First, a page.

Published Jul 21, 2010In case your fandom goes beyond collecting rare records, signed merchandise and other conventional methods of capturing a performer's essence, you might be interested in something a little closer to the performer. It doesn't get much "closer" than this: next month, a Chicago auction house will put the autopsy tools used on the deceased Elvis Presley up for bidding.
As MSNBC points out [via The Daily Swarm], an auction happening on August 12 at Chicago's Leslie Hindman Auctioneers will see all the tools used in the King's autopsy go up for bidding, including rubber gloves, forceps, lip brushes, a comb and eye liner, needle injectors, an arterial tube and aneurysm hooks.
All of the tools, the auction house promises, were used only once, including a toe-tag marked "John Doe," which replaced the Presley original after it was stolen by a fan long ago.
The collection was saved for years by a senior embalmer at the Memphis Funeral Home who wishes to remain anonymous.
"The mortician, who prepared the body, retained this tag and the instruments, along with the preparation room case report, the case sheet, dry cleaning tags, the hanger to the singer's suit and tie and the coffin shipping invoice, which are marked 'Elvis Presley,'" said Mary Williams, a spokeswoman for Leslie Hindman Auctioneers.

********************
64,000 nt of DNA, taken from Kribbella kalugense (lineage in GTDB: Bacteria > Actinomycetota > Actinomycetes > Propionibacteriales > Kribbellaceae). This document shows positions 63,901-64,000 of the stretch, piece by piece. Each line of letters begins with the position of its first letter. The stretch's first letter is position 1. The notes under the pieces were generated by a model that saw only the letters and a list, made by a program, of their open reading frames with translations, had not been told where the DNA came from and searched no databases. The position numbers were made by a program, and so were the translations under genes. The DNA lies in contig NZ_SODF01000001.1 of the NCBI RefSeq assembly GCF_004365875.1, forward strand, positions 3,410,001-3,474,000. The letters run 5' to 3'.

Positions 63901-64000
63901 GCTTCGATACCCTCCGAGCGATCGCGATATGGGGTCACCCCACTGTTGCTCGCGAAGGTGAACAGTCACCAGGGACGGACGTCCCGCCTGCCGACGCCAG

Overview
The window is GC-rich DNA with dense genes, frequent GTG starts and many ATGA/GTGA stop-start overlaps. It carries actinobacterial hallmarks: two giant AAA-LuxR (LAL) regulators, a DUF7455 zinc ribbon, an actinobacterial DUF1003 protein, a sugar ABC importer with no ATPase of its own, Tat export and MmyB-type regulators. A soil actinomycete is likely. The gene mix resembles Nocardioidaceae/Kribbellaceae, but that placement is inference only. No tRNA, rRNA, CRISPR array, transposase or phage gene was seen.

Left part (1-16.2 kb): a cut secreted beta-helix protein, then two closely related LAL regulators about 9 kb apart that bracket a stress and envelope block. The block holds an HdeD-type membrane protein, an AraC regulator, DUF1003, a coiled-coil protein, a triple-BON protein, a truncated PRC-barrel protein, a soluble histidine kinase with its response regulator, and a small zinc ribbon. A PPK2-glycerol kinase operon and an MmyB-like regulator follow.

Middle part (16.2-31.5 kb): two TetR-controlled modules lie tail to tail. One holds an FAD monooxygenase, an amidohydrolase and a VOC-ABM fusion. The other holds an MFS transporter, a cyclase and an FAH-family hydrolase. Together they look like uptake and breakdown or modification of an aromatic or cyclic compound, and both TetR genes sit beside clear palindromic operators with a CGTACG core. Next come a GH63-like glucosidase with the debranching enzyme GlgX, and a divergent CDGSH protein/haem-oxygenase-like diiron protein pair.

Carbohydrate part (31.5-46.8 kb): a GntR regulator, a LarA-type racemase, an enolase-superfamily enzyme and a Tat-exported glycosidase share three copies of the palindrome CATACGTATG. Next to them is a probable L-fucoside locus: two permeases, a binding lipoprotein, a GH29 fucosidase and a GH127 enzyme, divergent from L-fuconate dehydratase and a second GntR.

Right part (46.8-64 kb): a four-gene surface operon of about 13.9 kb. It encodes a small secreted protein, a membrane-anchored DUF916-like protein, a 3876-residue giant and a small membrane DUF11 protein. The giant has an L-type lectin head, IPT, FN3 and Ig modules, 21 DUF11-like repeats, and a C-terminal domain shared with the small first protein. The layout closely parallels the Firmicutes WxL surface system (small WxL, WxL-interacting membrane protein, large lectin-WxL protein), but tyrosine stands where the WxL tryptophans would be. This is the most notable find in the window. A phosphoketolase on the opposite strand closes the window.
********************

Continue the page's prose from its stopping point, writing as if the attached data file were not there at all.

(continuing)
The items will be sold in two lots, which the auctioneers estimate will go for $6,000 to $8,000 and $4,000 to $6,000, respectively.
The auction, which Williams admits is controversial, follows the sale of a lock of the King's hair, which sold last year for $18,300.
"It's really about owning a piece of the celebrity themselves... and how much closer can you get than the actual embalming instruments?" Williams told Reuters.
Short of digging up his grave, you mean?
UPDATE: As the Associate Press reports, the authenticity of Presley's embalming tools has now come into question.
The items were withdrawn from the auction table after Memphis Funeral Home president E.C. Daves told The Commercial Appeal newspaper in Tennessee there was no way to definitively say whether or not the tools are authentic.
The collection, which was saved for years by a senior embalmer at the Memphis Funeral Home, is now being said to have possibly been sterilized since being used on the King. They may also have been used since, making their connection to Presley much less desirable.